Hands-On: Lenovo Mirage Solo VR Headset
Although Google IO 2018 was mostly about software and AI, several hardware partners made announcements in tandem with the event. We saw JBL unveil a Soundbar with Google Assistant, a trio of manufacturers showed Smart Displays with Google Assistant due out in July, and Lenovo followed on the heels of Oculus Go by announcing their standalone VR Headset- the Lenovo Mirage Solo.
We spotted the Mirage Solo at the combined Augmented Reality and Virtual Reality tent at #IO18 where we put the new headset to the test. Here are some initial thoughts after using the Mirage Solo for a brief demo.
How does it fit?
I’m a new recruit of the “glasses not contacts” club and was happy to learn that the Lenovo Mirage Solo fits perfectly fine overtop glasses. After putting on the headset there are two adjustments you can make to ensure a snug fit.
The main fastener on the rear of the headset is dial-based, which I love. It tightens in small increments as it turns, gently clicking into each notch. This mechanism ensures a really snug wrap around my gigantic dome and one that won’t slip or come loose while in use. It rides higher on my head than other headsets, which seemed to take weight away from my face, but it felt a bit too high.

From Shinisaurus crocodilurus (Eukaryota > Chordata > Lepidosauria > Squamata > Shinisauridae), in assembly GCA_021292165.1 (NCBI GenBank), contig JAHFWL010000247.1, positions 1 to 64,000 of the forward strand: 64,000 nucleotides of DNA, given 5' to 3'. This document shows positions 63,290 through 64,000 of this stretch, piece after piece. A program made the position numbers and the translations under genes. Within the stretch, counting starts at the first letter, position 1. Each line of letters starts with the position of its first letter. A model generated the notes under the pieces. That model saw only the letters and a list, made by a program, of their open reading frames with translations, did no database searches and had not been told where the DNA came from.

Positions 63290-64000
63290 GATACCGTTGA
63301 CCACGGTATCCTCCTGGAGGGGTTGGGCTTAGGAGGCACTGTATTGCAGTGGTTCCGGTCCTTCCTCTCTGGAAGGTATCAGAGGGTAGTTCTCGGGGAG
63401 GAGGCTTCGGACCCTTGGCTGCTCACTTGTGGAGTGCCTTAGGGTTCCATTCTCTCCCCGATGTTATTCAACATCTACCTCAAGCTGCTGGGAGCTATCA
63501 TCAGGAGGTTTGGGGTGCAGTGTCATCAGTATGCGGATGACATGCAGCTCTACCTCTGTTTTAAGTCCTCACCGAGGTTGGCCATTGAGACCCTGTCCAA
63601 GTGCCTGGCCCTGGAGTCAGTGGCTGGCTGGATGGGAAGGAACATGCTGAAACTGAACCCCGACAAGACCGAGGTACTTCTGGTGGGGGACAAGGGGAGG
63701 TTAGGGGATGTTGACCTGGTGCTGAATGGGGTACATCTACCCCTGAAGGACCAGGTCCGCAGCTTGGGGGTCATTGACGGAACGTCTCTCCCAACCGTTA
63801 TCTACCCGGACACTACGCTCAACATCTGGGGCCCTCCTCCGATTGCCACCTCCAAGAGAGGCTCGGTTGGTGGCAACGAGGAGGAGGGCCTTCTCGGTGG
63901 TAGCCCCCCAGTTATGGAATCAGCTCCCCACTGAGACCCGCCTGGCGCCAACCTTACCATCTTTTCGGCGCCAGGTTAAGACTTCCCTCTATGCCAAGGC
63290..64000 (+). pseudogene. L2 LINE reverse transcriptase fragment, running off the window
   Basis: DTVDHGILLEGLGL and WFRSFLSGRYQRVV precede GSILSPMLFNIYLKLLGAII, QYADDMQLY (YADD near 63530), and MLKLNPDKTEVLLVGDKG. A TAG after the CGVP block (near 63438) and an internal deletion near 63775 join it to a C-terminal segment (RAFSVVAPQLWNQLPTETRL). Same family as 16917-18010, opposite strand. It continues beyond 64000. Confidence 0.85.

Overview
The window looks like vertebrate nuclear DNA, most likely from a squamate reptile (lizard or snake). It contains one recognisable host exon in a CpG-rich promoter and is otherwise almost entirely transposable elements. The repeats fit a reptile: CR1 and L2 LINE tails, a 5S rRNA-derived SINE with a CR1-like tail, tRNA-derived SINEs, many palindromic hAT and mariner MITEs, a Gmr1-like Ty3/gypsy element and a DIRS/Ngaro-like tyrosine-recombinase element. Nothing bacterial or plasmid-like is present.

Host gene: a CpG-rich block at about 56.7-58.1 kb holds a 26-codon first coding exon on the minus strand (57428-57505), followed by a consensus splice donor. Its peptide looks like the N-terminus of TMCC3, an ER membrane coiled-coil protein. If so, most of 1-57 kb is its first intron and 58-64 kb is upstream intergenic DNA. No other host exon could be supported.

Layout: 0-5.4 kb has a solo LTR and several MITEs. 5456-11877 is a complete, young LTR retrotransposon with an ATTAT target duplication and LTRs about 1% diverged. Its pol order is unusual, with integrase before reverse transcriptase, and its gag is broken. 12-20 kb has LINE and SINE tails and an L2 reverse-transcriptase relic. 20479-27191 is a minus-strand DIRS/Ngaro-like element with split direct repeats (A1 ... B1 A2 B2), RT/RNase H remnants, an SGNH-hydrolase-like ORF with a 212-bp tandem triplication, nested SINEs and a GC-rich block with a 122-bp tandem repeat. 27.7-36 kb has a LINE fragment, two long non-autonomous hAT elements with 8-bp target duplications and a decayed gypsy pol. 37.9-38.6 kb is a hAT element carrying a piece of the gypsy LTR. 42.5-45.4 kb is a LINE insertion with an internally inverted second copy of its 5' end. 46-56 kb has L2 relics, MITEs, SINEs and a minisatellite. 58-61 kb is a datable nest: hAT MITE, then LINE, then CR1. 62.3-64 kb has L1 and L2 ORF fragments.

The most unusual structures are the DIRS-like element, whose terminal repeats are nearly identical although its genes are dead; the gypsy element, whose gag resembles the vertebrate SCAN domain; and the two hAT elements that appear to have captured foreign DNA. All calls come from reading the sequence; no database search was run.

Luckily the second fastener mostly addressed this issue. While holding a button on the bottom left of the headset, you can move the headset further or closer to your face, accommodating various face and nose shapes and sizes.
This greatly improved the fit of the Lenovo Mirage, but it wasn’t perfect. It felt loose on the bottom, beneath my eyes, which was most noticeable when looking down. That may sound like a minor complaint, but it’s not. The goal is to be truly immersed in the VR world. A less than perfect fit is a constant reminder that you’ve got a big machine strapped to your face.
I wouldn’t rule out buying the Lenovo Mirage for this reason alone, though. Not yet at least. I only had 5 minutes to toy with it and there’s a good chance with some practice and fiddling it would fit fine. For others, like my #IO18 partner in crime Derek Ross, there were no complaints.